The Bengals travel to Baltimore for an AFC North showdown with the Ravens on Thursday Night Football. The game airs at 8:15 p.m. on Prime Video as well as on WCPO-TV (ABC Channel 9) in Cincinnati. Here are five things to watch:
1. Bengals seek more explosive plays
Quarterback Joe Burrow has proven himself as one of the NFL's top deep passers since he entered the league in 2020, and Cincinnati would benefit from hitting some downfield shots against a Baltimore defense that allows just 173.1 passing yards per game (fourth in NFL).
The Bengals showcased their explosive potential in Week 10 vs. Houston, as Burrow hit on 64-yarders to Ja'Marr Chase and Tyler Boyd in the second half. The launch to Chase was Burrow's 19th career touchdown pass of 40-plus yards and Ja'Marr's eighth scoring catch of 50-plus yards - both of which lead the league since their respective rookie season.
In Week 2 against the Ravens, Cincinnati's longest passing play was a Burrow rollout and quick throw to Joe Mixon, who turned up field for a 32-yard gain. Thursday night may call for Burrow testing the Baltimore secondary and looking for some of his standout wide receivers on deeper routes.
2. Emphasis on the run game
AFC North matchups have earned a reputation for their physicality, and Thursday figures to be no different when the Bengals' defense meets the NFL's top-ranked rushing attack. The Ravens are churning out 154.9 yards per game on the ground, and back in Week 2 they relied on 178 to lead the way to a win at Paycor Stadium.
After taking on some of the league's best rushing offenses early in the season, Cincinnati held opponents to an average of just 89.3 rushing yards in Weeks 6-9, all resulting in Bengals wins. But after the Texans came into Paycor and ran for 188 yards, defensive coordinator Lou Anarumo's unit will need to lock in on a pivotal area of the game.
On the other side, the Bengals' past two road games have seen them record their largest rushing totals of the season. Cincinnati ran for 93 yards in Week 5 at Arizona, led by 81 from Joe Mixon. In Week 8 at San Francisco, Mixon averaged 5.4 yards per carry and the Bengals finished with 134 total. Part of that output came from Burrow's season-high 43 rushing yards that included designed runs and scrambles.
The Bengals operate the most pass-heavy offense in the NFL, but if they can get contributions on the ground and find a balanced run-pass split, it could lead to extended drives that help even out the time of possession.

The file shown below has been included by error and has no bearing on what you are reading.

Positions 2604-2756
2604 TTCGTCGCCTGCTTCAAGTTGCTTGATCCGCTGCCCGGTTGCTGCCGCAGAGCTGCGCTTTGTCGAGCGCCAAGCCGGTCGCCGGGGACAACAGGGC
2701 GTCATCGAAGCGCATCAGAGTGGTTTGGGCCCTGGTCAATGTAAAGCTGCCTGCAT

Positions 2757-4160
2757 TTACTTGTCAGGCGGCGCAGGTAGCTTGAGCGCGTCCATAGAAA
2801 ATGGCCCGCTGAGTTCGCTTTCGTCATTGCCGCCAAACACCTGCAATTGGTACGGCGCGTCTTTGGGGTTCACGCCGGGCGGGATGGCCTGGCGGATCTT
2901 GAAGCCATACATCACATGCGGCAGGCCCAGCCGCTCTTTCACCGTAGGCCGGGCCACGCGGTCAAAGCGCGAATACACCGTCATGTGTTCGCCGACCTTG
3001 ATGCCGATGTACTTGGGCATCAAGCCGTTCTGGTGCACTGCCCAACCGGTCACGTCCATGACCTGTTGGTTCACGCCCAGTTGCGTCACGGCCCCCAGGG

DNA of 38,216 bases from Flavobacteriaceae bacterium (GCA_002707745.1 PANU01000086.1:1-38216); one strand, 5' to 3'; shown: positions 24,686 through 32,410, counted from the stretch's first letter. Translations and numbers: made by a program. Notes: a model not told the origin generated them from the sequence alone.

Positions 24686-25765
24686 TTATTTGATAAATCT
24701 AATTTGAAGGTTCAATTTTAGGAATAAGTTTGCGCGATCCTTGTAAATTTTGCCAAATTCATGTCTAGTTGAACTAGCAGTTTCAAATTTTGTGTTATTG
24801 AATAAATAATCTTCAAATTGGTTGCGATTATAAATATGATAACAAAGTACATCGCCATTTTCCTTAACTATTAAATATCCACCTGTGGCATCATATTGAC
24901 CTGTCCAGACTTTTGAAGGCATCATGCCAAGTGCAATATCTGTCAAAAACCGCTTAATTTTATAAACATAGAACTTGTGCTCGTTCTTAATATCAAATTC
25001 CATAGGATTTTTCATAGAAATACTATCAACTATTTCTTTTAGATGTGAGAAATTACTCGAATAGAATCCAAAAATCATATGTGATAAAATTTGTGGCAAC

3. Turnover battle
Cincinnati has been one of the league's best teams this season when it comes to forcing turnovers, but the Bengals also have done a sound job of taking care of the ball offensively. They have 18 takeaways compared to just eight giveaways, good for a plus-10 differential that is tied for tops in the NFL. The Bengals have won the turnover battle in seven of their nine games, collecting a 5-2 record in those instances.
The Ravens boast a stingy defense that has 10 interceptions this season, including at least one in each of their last five games. Safety Geno Stone leads the NFL with six picks, among the most notable being his red-zone interception on Burrow in the third quarter of Week 2 that not only took away points from the Bengals, but set up a Baltimore touchdown drive. Offensively, quarterback Lamar Jackson has thrown five picks this season, with three of them coming during Ravens losses.
Seventeen of the 28 Bengals-Ravens matchups since 2010 have been one-score decisions. If Cincinnati's opportunistic defense can get the ball back for an offense that rarely coughs it up, it will be in strong position to come away with a crucial divisional victory.
4. D-line aims to limit Jackson
Lamar Jackson poses a unique challenge for every NFL defense, something Lou Anarumo is no stranger to. The former MVP is once again showcasing himself as an elite dual-threat quarterback, completing a career-best 70.3 percent of his passes while also averaging 5.2 yards per carry with five rushing touchdowns.
One area in which the Bengals can make Jackson more one-dimensional is by cutting off easy throws near the line of scrimmage. On passes between 21 and 30 yards, his completion percentage dips to 35.3, ranking 21st in the league. Jackson has yet to complete a pass of over 31 air yards this season.
Since the start of the 2022 season, Cincinnati has held opposing QBs to the third lowest completion percentage in the league (60.3) and the fourth lowest passer rating (81.1). After giving up 356 passing yards to C.J. Stroud and the Texans in Week 10, the Bengals secondary will be seeking a bounce back performance in Baltimore.
5. Riding Chase on the road
Since Week 3, Ja'Marr Chase ranks tied for first leaguewide in receptions (59), fourth in receiving yards (751) and tied for fourth in receiving touchdowns (five). Much of that production has come on the road, beginning in Week 5 at Arizona when he set a team single-game record with 15 grabs for 192 yards and three scores. Chase then followed up in Week 8 at San Francisco with 100 more yards on 10 catches with a fourth-quarter touchdown that helped put the game out of reach.
Though dealing with a back injury last week, Chase suited up against Houston and gritted through for a team-leading 124 yards. He was not listed on the injury report this week, but with Tee Higgins and Andrei Iosivas declared out, Burrow may be looking to feed his star wideout early and often.